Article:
• Rewilding can occur in all types of land (and sea-) scapes, on a small and a large scale. While a formal protected status is not required, some form of it is often desirable to assure continued, long-term benefits of rewilding.
  • Rewilding is future-oriented, and works towards the return of natural processes and wildlife within our modern social context, creating new opportunities to link human activities to such wilder, natural landscapes.
  • Rewilding often requires some initial supportive measures, to kick-start natural processes again, or to help wildlife species return to more natural numbers but always with the goal of less intervention after that point.
  • Rewilding is a relative and progressive process, and can be understood as occurring on a ‘Scale of Wildness’, where the process is directed towards moving up on this scale.
  • Rewilding is not geared to reach any particular human-defined ‘optimal situation’ or end state, nor to only create ‘wilderness’ – but it is instead meant to support more natural dynamics that will result in habitats and landscapes characteristic of specific area(s), with suites of species and social features that together create the particular ‘Sense of the Place’.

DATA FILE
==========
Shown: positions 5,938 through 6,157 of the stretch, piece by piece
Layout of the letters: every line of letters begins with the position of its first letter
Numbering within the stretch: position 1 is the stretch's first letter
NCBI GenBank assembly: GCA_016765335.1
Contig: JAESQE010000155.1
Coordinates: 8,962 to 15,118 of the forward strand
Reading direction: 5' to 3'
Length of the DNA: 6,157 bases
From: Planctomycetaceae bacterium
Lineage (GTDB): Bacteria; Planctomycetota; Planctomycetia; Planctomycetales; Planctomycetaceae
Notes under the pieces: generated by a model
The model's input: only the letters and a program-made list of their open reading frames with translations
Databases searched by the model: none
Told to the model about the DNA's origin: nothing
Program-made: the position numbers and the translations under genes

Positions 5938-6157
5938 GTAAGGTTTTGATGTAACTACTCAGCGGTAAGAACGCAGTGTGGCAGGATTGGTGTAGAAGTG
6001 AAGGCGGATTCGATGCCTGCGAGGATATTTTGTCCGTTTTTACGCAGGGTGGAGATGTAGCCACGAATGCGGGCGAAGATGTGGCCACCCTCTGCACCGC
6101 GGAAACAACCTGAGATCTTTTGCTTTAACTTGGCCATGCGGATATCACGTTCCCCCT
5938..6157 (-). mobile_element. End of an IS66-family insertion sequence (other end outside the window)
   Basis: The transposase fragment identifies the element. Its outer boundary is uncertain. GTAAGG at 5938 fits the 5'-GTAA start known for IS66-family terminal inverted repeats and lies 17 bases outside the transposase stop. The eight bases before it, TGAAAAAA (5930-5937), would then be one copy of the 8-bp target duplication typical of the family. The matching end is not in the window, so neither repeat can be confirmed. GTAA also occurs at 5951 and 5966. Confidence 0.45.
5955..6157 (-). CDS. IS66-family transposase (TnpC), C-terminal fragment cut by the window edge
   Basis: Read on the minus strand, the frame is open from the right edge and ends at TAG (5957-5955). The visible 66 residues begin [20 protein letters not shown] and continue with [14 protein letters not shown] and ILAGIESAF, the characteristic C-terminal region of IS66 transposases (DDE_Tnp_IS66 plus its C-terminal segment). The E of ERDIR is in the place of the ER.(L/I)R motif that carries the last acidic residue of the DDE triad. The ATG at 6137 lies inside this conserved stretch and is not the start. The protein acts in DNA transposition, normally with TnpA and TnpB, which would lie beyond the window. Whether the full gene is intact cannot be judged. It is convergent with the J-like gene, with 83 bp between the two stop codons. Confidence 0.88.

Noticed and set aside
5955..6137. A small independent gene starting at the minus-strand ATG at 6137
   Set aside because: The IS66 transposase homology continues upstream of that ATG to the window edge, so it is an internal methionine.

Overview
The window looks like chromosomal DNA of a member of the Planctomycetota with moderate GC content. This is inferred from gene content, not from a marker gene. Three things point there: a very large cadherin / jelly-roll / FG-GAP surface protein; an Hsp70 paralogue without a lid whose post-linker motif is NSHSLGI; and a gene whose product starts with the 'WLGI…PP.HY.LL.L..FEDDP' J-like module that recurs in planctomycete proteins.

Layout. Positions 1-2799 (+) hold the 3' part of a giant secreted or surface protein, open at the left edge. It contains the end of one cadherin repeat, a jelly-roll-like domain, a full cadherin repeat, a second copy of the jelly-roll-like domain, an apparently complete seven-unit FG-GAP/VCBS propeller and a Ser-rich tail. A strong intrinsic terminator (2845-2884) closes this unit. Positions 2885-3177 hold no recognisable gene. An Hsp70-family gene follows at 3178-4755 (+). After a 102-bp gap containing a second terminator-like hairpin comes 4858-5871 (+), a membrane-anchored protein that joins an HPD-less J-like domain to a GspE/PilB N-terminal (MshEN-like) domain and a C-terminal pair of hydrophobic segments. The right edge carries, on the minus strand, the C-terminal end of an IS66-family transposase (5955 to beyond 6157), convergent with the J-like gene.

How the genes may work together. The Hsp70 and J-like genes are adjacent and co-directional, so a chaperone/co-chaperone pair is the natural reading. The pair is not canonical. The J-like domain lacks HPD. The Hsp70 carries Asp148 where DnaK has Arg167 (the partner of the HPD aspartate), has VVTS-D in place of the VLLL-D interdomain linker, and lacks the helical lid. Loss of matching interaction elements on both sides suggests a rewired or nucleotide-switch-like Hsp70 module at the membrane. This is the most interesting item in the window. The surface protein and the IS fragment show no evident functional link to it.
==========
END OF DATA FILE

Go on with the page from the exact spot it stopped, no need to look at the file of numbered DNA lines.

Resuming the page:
• Re-introductions and population reinforcements of flora and fauna are intended to restore ecosystem functions and processes but with historically indigenous range of species.
  • In Europe, even our wildest landscapes are missing certain keystone natural processes and/or species, making even these areas qualify for rewilding.
  • To restore ecosystem functions and natural processes, working with ‘ecological replacements’ (of extinct species) is also an option (cf. IUCN), however the main focus is on the native species, including those that may be extirpated (extinct in the local the area).